Feed on
Posts
Comments



Propaganda

We don’t even pretend to be America anymore. I mean, what does America mean to these people – some kind of stage set that only gets rolled out for political commercials? Governments lie; most of us already know that. But inherent in the idea of our democratic republic is that when it happens, it will be done sparingly, and for a very good reason. That is not what this sounds like:

An amendment that would legalize the use of propaganda on American audiences is being inserted into the latest defense authorization bill, BuzzFeed has learned.

The amendment would “strike the current ban on domestic dissemination” of propaganda material produced by the State Department and the Pentagon, according to the summary of the law at the House Rules Committee’s official website.

The tweak to the bill would essentially neutralize two previous acts—the Smith-Mundt Act of 1948 and Foreign Relations Authorization Act in 1987—that had been passed to protect U.S. audiences from our own government’s misinformation campaigns.

The bi-partisan amendment is sponsored by Rep. Mac Thornberry from Texas and Rep. Adam Smith from Washington State.

In a little noticed press release earlier in the week — buried beneath the other high-profile issues in the $642 billion defense bill, including indefinite detention and a prohibition on gay marriage at military installations — Thornberry warned that in the Internet age, the current law “ties the hands of America’s diplomatic officials, military, and others by inhibiting our ability to effectively communicate in a credible way.”

The bill’s supporters say the informational material used overseas to influence foreign audiences is too good to not use at home, and that new techniques are needed to help fight Al-Qaeda, a borderless enemy whose own propaganda reaches Americans online.

At least they’re coming right out and saying it now: Americans are the enemy of the state.

Critics of the bill say there are ways to keep America safe without turning the massive information operations apparatus within the federal government against American citizens.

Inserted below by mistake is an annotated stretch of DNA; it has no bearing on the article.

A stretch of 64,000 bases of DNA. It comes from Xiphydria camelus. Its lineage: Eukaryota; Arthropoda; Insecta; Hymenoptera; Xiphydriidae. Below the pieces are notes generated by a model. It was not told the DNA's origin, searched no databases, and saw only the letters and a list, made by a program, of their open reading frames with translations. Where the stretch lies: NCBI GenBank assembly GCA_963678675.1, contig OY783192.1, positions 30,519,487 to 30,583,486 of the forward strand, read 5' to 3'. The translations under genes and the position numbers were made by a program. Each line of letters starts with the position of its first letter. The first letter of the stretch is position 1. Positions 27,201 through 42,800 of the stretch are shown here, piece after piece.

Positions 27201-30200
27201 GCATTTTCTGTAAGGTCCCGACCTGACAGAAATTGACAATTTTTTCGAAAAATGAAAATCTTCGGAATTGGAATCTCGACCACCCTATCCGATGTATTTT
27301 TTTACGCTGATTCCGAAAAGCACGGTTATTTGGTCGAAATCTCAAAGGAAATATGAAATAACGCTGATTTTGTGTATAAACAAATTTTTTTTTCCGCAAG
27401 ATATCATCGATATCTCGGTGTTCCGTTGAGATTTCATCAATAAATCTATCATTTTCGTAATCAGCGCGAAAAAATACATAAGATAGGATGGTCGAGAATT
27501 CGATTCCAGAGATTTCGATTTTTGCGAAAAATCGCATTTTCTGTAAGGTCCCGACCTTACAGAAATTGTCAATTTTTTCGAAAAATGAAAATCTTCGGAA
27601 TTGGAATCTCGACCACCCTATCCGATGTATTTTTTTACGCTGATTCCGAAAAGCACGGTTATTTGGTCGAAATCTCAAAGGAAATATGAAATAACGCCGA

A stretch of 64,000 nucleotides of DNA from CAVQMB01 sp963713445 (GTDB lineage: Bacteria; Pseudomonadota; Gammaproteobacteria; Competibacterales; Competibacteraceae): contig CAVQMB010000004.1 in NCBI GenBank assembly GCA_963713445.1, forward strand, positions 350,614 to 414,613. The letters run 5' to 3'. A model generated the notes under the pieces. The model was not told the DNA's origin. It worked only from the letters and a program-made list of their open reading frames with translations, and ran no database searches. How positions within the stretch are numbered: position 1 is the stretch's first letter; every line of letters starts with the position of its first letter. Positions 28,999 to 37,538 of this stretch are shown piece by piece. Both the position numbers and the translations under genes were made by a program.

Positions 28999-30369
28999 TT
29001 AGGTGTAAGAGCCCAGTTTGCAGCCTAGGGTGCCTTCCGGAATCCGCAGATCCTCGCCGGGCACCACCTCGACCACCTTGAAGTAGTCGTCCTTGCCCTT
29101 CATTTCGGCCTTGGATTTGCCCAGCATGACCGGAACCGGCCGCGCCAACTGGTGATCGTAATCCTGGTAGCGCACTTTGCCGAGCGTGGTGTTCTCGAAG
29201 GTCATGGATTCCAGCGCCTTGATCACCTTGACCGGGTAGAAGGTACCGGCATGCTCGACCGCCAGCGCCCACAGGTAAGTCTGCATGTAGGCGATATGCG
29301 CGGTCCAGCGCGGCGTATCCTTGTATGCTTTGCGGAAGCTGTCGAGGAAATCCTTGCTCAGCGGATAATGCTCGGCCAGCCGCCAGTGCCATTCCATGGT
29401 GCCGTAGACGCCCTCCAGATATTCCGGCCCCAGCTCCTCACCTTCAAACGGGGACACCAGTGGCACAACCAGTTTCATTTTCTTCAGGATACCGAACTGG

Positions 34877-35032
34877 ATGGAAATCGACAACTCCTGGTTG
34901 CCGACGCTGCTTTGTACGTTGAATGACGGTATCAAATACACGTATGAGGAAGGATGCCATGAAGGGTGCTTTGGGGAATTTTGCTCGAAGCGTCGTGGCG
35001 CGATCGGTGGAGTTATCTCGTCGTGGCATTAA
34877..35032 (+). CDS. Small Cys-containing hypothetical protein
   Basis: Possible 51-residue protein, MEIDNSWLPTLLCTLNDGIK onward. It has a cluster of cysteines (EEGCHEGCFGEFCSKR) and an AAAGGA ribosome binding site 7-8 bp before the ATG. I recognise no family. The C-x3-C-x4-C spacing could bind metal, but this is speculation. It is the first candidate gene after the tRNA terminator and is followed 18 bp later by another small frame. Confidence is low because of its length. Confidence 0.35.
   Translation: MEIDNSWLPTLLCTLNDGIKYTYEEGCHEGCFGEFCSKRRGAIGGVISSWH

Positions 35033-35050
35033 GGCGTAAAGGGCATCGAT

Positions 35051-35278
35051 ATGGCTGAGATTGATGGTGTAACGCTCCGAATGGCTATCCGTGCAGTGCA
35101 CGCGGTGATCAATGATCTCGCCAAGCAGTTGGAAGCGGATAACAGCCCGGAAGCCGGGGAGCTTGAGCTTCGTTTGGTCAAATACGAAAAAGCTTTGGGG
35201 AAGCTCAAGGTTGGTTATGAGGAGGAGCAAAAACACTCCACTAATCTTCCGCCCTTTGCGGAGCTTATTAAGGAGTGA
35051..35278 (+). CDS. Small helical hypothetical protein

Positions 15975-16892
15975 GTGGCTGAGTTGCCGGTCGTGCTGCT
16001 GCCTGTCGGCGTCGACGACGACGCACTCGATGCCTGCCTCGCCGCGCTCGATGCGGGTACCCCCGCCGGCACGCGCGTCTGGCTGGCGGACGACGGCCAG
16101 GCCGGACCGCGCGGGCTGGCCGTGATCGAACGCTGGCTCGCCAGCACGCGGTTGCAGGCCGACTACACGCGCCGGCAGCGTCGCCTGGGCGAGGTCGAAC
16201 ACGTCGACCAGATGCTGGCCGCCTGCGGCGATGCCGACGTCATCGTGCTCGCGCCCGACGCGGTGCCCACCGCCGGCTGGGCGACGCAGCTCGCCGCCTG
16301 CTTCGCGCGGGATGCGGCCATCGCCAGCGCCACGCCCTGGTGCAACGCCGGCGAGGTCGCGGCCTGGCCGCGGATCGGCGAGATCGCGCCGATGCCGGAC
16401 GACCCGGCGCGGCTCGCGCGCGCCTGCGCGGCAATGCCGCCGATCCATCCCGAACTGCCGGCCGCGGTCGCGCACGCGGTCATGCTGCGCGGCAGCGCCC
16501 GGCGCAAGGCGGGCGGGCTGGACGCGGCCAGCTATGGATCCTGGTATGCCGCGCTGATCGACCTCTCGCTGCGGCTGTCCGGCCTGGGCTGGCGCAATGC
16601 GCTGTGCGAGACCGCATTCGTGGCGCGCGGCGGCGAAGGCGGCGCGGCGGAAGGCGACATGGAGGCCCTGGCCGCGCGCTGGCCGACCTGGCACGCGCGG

“Clearly there are ways to modernize for the information age without wiping out the distinction between domestic and foreign audiences,” says Michael Shank, Vice President at the Institute for Economics and Peace in Washington D.C. “That Reps Adam Smith and Mac Thornberry want to roll back protections put in place by previously-serving Senators – who, in their wisdom, ensured limits to taxpayer–funded propaganda promulgated by the US government – is disconcerting and dangerous.”

“I just don’t want to see something this significant – whatever the pros and cons – go through without anyone noticing,“ says one source on the Hill, who is disturbed by the law. According to this source, the law would allow “U.S. propaganda intended to influence foreign audiences to be used on the domestic population.”
Continue Reading »

The New Republic

Now with even more compulsive centrism and conventional wisdom!

Even your sofa isn’t safe

Yet another example of just how fucked we are.

The problem with flame retardants is that they migrate into dust that is ingested, particularly by children playing on the floor. R. Thomas Zoeller, a biologist at the University of Massachusetts, told me that while there have been many studies on animals, there is still uncertainty about the impact of flame retardants on humans. But he said that some retardants were very similar to banned PCBs, which have been linked to everything from lower I.Q. to diabetes, and that it was reasonable to expect certain flame retardants to have similar consequences.


“Despite all that we have learned about PCBs, we are making the same mistakes with flame retardants,” he said.